As a teenage romantic, I used to be the rom-com queen of secondary school who devoured every edition of the romanticized biography of her intellectual-crush – my favorite couple was Liang Sicheng and Lin Hui-Yin, the two Chinese architects and writers who went to Penn together in 1924, whose residence is now turned into a bookshop on Spruce Street, opposite to the Gregory College House of my sophomore year. Having come to study comparative literature in US, I grew increasingly fascinated by the twentieth-century western intellectual history – with a new “crush” on the Sartre-de-Beauvoir-tale and existentialism as a topic – and learned to temper my teenage popular romanticism with informed, critical thoughts. In other words, I also discovered how much I enjoy framing my personal interests into scholarly inquiries.
Among the intellectual couples of the twentieth-century, Jean-Paul Sartre and Simone de Beauvoir continue to draw both popular and critical attentions, most widely known as the first model of “open relationship” built upon the “essential” love between the couple while allowing for “contingent” love affairs. Part of my romantic self still preferred to believe in the existence of “the perfect literary couple,” while my scholarly self was skeptical about the partial and polished version of the story that Beauvoir insisted on telling. I read around the published letters, autobiographies, biographies and Beauvoir’s and Sartre’s philosophical and literary writings to try to piece up a “fuller” account of what happened.
This summer, I was fortunate to be awarded College Alumni Society Travel Fund to spend my research time in New Haven. I was excited to discover that The Beinecke Rare Book & Manuscript Library at Yale University recently purchased a set of Simone de Beauvoir letters from Christie’s, which revealed another dimension to the intricate relationships between Beauvoir and Sartre. It was the letters from Beauvoir to Claude Lanzmann, a lover Beauvoir cohabitated with for a long time despite her hatred for the fetters of marriage. I visited the Beinecke Library daily while taking advantage of the Yale Sterling Library to make cross-references between published and unpublished materials. I attempted to connect the real life and the philosophical ideas of the thinkers and locate them in the larger world: the world war, impending death, a commitment to the ethics of “authenticity”…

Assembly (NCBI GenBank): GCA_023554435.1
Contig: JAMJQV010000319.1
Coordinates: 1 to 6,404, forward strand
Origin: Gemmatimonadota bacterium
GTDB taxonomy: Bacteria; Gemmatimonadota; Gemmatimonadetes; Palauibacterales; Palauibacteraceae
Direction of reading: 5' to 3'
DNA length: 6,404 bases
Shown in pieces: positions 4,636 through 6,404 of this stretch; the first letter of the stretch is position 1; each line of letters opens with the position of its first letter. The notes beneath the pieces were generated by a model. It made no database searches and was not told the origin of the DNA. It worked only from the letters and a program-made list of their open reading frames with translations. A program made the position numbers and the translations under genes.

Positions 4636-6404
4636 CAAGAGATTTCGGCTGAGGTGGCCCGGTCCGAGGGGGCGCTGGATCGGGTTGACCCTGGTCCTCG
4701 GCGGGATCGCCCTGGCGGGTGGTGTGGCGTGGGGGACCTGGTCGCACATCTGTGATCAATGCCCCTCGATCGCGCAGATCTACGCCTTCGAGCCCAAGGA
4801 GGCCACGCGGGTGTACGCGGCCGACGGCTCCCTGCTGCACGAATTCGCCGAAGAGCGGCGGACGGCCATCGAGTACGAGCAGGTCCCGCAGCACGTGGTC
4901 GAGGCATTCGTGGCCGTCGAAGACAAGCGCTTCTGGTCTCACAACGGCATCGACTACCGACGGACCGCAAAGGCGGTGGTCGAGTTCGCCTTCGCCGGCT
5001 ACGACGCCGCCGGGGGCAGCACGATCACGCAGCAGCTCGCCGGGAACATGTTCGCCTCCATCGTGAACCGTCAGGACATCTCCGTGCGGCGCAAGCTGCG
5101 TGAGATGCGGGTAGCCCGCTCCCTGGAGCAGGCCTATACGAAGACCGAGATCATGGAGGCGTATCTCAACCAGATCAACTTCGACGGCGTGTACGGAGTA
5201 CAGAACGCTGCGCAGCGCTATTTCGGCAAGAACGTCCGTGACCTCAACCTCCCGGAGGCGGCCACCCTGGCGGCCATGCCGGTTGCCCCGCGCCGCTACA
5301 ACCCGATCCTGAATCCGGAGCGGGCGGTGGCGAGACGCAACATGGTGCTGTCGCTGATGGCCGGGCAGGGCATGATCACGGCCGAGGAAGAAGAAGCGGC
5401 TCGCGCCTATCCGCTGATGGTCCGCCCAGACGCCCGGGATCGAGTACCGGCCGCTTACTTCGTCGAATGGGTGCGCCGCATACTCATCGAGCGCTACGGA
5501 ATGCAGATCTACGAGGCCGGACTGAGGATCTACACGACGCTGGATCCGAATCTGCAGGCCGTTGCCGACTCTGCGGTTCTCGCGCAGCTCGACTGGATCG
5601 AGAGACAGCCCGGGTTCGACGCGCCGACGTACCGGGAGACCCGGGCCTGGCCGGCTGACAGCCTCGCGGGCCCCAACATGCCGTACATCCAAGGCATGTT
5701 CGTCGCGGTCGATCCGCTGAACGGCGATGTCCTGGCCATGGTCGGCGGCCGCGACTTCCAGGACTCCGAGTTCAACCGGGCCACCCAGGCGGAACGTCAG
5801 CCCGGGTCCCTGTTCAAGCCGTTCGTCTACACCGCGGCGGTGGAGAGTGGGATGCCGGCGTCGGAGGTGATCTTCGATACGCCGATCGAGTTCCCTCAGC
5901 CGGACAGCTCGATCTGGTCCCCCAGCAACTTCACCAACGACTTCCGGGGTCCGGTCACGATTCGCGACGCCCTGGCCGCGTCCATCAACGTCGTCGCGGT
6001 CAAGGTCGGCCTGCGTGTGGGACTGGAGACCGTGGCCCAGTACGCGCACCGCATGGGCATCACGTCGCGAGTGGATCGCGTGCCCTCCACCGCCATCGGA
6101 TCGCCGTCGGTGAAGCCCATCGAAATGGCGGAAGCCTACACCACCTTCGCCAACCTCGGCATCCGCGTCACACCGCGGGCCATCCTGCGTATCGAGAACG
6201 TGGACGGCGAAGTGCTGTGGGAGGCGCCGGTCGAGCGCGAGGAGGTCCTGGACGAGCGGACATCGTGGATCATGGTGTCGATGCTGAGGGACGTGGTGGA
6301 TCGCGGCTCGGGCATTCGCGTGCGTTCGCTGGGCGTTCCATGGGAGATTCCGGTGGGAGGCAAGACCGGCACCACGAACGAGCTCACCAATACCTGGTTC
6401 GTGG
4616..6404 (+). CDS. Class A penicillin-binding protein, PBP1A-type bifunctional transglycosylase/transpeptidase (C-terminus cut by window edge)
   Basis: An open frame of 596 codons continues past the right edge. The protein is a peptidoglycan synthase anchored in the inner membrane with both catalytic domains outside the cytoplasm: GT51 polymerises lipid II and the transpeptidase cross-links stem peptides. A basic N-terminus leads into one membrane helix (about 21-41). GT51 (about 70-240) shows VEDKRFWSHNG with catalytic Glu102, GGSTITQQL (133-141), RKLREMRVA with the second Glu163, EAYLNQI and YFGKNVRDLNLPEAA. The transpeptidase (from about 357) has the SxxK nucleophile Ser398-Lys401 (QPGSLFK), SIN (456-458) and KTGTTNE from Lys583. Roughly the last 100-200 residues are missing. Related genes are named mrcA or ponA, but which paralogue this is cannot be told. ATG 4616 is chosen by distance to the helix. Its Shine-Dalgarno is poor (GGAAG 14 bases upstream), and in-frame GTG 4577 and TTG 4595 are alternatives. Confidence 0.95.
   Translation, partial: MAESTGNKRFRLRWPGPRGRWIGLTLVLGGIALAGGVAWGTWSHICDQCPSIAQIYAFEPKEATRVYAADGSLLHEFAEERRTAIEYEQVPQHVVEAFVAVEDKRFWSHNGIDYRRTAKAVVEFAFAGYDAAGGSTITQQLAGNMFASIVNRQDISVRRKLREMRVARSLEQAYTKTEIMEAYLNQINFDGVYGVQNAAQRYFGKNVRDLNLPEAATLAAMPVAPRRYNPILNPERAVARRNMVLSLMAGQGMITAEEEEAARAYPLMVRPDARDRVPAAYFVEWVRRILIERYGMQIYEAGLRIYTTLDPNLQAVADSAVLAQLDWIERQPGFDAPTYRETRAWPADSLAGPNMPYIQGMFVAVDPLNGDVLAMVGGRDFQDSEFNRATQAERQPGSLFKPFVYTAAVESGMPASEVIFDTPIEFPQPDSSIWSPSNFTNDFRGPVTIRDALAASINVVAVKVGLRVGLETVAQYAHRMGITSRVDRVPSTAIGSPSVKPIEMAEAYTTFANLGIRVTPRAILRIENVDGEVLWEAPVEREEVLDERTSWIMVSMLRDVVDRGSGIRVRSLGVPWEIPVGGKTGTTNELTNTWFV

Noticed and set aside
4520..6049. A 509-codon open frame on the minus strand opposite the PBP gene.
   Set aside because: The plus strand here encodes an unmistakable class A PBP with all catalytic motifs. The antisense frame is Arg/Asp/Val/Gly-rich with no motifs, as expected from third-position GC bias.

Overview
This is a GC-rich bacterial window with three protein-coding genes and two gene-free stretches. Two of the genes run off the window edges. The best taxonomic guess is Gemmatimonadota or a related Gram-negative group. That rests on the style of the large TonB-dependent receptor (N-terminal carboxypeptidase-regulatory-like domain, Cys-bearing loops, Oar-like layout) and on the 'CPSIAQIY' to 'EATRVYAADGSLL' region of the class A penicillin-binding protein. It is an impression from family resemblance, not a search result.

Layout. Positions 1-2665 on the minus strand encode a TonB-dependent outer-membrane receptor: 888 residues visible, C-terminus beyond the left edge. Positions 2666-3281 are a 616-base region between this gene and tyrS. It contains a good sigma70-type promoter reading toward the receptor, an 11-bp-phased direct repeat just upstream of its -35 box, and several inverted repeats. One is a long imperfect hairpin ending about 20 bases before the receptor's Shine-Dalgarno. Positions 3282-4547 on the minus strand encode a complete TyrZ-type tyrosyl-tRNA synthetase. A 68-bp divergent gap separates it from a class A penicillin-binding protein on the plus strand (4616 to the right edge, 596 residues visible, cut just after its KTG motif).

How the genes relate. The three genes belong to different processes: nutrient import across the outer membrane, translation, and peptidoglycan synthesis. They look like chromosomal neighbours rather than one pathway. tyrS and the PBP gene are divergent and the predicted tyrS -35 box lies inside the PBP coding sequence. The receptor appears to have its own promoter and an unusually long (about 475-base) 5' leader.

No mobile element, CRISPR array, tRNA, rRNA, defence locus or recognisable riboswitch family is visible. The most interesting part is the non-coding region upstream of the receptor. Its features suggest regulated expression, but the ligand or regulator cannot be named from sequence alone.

The major difficulty I encountered was to decipher Beauvoir’s handwriting with my limited intermediate-level French. Fortunately, the Christie’s Vendor list guided me on the content of the carefully catalogued letters, and I managed to find pieces of information that were consistent (or contradictory) between Beauvoir’s public memoir and private correspondence. I was also humbled to return to the published works in the field to make sure my study provides meaningful contribution to what the public and the academia already know. With Professor Warren Breckman’s kind guidance, I also learned to develop a set of conceptual tools in this relatively new field of study – intellectual history – to think like a real historian, to navigate between overarching themes and nuances and contradictions.